Just breathe and allow the uncomfortable.
I love it when things all flow and make sense reflecting back – the other day, my yoga instructor told a story about trying to put in her contact lenses after she had been cutting onions and garlic – she proceeded to describe the pain and discomfort she felt after she had realized what she had done with her first contact in her eye. Anticipating the second eye pain and trying to figure out if she could get through her day wearing just one contact lens, she mentioned that she suddenly heard the words ‘this too shall pass’ – so she proceeded to put the second lens in and indeed the pain did pass. She took deep breaths and recited ‘this too shall pass, this too shall pass, this too shall pass.’ The breathing and mantra kept her grounded and calmer compared to when she put in the first contact lens. It’s amazing what a difference awareness makes! The realization of this too shall pass reminded her that the discomfort would only be for a moment and that she could get through it.
After this story, the yoga class began. During the class the instructor continued to remind us of when we too could use ‘this too shall pass’ throughout the class and breathe through the uncomfortable, however making sure to listen to our bodies for pain as pain and discomfort are two different things and there is information in both.
Pain is where we may be injuring ourselves and/or may be an indication of something bigger wrong physically that we need to address.
Discomfort is something that we get in and out of depending on how long we allow ourselves to stay.
If we can challenge ourselves to stay in the discomfort long enough (and breathe) then we can find out more about ourselves, maybe push our physical and mental limits a bit more, maybe learn new happy places we can get to, as well as discover new triggers that may arise.
There’s learning in all of it.
After I left yoga, I was in a hurry as I had clients right away; I have a routine before I see them and I didn’t really have time to do the usual beforehand so I started to get frustrated. And then it dawned on me…this too shall pass – this feeling of frustration and annoyance of not having enough time will go away. I asked myself, ‘what is this about anyway?’, and took a deep breath. I remembered that when I was growing up, I always had to be on time, and if I wasn’t, there were huge repercussions. This was a realization from doing my own therapy, however, I had forgotten about it, so the annoyance slowly dissipated and I started to feel thankful for the reminder of why I sometimes can get annoyed when I feel as though I am limited for time. I took another deep breath and realized that I had plenty of time (just not the amount I normally would) and went on with my routine.
After my client left, I was on my computer and it started to act up. I started panicking, thinking about all of the important information that is stored on it and the fact that I truly needed it to be working properly. Suddenly, I stopped and said to myself, ‘this too shall pass’ and you know what? It did! As soon as I took a deep breath and began not to make too big of a deal about it, the computer started to work.
I felt it to be a simple reminder to not be in such a hurry and to just breathe.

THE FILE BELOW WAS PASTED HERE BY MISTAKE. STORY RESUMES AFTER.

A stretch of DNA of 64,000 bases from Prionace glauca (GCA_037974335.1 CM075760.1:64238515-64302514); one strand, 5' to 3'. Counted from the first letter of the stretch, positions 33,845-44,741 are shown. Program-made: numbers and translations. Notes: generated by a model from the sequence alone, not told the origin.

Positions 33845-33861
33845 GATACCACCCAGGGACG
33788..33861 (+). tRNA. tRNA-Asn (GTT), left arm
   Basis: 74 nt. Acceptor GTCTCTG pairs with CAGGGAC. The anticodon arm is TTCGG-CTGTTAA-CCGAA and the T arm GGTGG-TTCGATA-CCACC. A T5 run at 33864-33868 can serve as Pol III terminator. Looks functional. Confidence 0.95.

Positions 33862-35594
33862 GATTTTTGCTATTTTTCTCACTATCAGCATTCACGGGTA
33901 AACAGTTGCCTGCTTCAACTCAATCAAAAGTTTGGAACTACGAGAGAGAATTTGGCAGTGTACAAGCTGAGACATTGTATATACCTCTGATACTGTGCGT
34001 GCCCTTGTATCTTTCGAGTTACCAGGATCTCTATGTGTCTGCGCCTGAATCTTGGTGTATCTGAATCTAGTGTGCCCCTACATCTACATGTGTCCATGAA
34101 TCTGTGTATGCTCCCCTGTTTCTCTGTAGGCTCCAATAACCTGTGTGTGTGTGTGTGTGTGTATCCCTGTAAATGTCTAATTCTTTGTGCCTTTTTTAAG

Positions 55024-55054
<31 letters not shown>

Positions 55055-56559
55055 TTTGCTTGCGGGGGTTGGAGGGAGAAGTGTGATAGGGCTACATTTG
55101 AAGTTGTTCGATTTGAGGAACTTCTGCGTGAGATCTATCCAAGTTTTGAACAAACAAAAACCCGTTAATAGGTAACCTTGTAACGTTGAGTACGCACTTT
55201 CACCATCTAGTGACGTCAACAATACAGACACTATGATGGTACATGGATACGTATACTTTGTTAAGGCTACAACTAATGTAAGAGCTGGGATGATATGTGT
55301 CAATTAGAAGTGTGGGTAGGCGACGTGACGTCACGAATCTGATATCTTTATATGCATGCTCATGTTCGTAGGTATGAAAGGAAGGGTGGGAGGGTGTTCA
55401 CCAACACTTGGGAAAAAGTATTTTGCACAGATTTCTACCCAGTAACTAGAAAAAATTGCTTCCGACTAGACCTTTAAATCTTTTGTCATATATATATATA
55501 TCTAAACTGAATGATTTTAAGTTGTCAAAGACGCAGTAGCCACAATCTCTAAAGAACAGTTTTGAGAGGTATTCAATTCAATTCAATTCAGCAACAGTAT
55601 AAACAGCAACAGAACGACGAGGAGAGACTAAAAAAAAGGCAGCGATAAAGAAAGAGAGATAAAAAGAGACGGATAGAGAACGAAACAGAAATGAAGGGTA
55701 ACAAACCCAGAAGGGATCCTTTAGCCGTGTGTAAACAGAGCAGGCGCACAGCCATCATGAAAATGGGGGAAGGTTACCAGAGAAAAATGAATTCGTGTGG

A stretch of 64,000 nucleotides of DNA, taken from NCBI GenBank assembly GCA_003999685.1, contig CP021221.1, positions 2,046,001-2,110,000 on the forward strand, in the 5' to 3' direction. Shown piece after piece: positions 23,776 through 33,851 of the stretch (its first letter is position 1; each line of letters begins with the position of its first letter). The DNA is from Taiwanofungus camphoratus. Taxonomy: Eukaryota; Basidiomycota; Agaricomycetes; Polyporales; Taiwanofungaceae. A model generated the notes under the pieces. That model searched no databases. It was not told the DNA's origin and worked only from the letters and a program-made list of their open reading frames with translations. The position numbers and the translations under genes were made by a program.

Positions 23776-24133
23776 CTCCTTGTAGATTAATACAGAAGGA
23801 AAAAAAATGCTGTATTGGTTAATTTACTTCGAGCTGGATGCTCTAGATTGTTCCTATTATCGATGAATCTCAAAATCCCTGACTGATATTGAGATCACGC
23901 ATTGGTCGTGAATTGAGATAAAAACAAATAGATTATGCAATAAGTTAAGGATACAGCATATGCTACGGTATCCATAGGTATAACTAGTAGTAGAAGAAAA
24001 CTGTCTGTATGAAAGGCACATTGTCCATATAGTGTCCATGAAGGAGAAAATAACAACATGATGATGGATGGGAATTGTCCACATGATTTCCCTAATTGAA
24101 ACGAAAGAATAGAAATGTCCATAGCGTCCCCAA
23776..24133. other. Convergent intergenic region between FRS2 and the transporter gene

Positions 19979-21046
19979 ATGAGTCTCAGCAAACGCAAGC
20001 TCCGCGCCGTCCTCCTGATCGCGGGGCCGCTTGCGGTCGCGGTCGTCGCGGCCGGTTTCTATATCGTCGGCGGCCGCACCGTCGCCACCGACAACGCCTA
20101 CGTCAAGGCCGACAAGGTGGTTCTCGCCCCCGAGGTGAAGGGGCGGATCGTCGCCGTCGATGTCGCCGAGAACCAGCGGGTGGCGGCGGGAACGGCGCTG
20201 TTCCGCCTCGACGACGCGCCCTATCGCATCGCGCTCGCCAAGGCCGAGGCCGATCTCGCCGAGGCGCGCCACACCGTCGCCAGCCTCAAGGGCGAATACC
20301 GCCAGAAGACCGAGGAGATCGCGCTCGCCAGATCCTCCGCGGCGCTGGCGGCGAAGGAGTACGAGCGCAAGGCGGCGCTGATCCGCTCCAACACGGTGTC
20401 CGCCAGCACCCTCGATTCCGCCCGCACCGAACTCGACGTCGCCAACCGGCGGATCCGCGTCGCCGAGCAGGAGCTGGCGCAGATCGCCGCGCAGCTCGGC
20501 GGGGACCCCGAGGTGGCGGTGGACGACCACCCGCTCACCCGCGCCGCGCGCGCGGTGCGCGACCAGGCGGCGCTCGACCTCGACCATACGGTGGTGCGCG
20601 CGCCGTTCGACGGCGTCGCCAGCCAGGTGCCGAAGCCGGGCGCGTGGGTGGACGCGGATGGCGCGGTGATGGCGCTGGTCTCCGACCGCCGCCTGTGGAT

As it turned out, a good friend called at the exact moment I stopped to breathe and I was able to talk to her and properly catch up (rather than me having to call her back as I would have been in the middle of doing work if my computer hadn’t had been acting up) – what a gift.
I had to schedule a last minute dentist appointment later that same day as I had a filling fall out a couple of days beforehand. When I arrived at the dentist, she checked my teeth and informed me that I had three fillings that needed replacing (one on the right and two on the left). I hate needles and immediately was stressed and upset – I asked her if we could try to do the work without needles and she said she would try. She started on the right side first. I took a few deep breaths and as she was taking out the old filling, I repeated ‘this too shall pass, this too shall pass, this too shall pass’ – although it was intense, I was able to get through it successfully, without any pain.
When she started on the left side however, she discovered a large cavity underneath the old filling and explained that she would need to freeze this side of my mouth – I started to feel upset and ashamed that I had let this happen to my teeth and also scared of the pain of a needle and then again, ‘this too shall pass’ popped into my head. So as she was putting the needle to my gums I repeated the mantra again and again. You know what – it worked. The work took longer than expected, however, while being in my discomfort and reminding myself that ‘this too shall pass’, I managed to get through it all.
I am hyper vigilant about my teeth – at least I thought I was! After my trip to the dentist, I realized that I pay a lot of attention to the aesthetics of my teeth but not enough attention to the rest of my mouth – so in being calm and getting through the work – I was also gifted with this realization.
Looking back on this day from end to beginning, I am so thankful for what my yoga instructor shared. I imagine my day could have been a whole lot different if I hadn’t have gone to my yoga class and/or really paid attention to her story about her contact lenses. I just love it when I remember my breathe and allow the flow!
Do you have a ‘this too shall pass’ moment, would love to hear about it – connect with me here or email at firstname.lastname@example.org